A different ownership model — An IDP must be abstracted from the interest of a corporate organization and should not be owned or controlled by one entity alone. We feel a mission-driven organization can set in place the foundation, but in the end must not have a controlling stake.

Open, decentralized and permissioned — An IDP must be open, decentralized and permissioned. It should be a platform for individuals to manage all of their signals, not for businesses to mine them. We agree with experts like Morgan Wright, that the permissioned nature of an IDP can be facilitated through a structure similar to ICANN.

Not a singular thing — There will not necessarily be one IDP to rule them all, but potentially a host of IDPs that all serve specific purposes and networks. There will need to be standards to maintain interoperability in how data is transacted across the Internet and between disparate IDPs.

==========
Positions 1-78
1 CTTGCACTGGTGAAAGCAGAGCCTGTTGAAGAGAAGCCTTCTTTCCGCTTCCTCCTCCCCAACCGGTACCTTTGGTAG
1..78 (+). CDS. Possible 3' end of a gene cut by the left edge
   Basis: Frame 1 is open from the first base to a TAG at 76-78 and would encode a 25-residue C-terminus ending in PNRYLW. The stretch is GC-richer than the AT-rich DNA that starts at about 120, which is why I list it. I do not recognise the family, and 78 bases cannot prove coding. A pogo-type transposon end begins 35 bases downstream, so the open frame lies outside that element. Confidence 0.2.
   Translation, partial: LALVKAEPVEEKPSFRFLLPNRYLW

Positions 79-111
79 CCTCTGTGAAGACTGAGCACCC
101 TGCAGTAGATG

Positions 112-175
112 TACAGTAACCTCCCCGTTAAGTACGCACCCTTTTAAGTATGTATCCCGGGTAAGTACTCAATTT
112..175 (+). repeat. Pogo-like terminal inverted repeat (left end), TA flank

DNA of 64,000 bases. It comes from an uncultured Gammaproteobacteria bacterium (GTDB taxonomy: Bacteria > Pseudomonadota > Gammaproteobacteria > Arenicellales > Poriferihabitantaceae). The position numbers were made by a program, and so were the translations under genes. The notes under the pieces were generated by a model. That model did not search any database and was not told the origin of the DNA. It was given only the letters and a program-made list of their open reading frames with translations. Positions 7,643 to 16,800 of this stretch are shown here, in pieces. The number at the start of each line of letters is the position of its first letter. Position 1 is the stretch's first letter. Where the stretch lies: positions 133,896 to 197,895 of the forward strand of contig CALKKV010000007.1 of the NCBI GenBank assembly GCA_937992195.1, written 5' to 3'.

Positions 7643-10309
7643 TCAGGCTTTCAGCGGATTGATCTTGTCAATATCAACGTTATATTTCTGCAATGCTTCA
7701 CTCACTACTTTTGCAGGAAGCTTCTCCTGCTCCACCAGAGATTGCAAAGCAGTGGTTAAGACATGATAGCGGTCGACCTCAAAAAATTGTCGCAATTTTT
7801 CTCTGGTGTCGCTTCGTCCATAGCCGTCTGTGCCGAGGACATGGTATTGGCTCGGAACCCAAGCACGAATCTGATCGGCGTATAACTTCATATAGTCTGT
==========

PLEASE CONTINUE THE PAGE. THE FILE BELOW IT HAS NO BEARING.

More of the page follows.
Secure-by-design — By leveraging infrastructure like the blockchain, user data should be secured through the cryptographic nature of the platform by default.

Let’s do this

The next step for user privacy is not a new suite of privacy controls, it’s a fundamental flip of the data ownership model. We don’t have all the answers on building this infrastructure, but the beauty of the web is that there’s a network of people that can connect with disparate ideas to make things that seem impossible — like Linux — become a reality. Will you join us on this journey? Drop us a note and let’s do this.

Numerous conversations helped make this post possible: Special thanks to Morgan Wright, Corey Marshall and others who listened and provided valuable feedback on codifying these thoughts. Thanks also to Jeff Rawlings for making the Ethereum connection on our original post in 2014.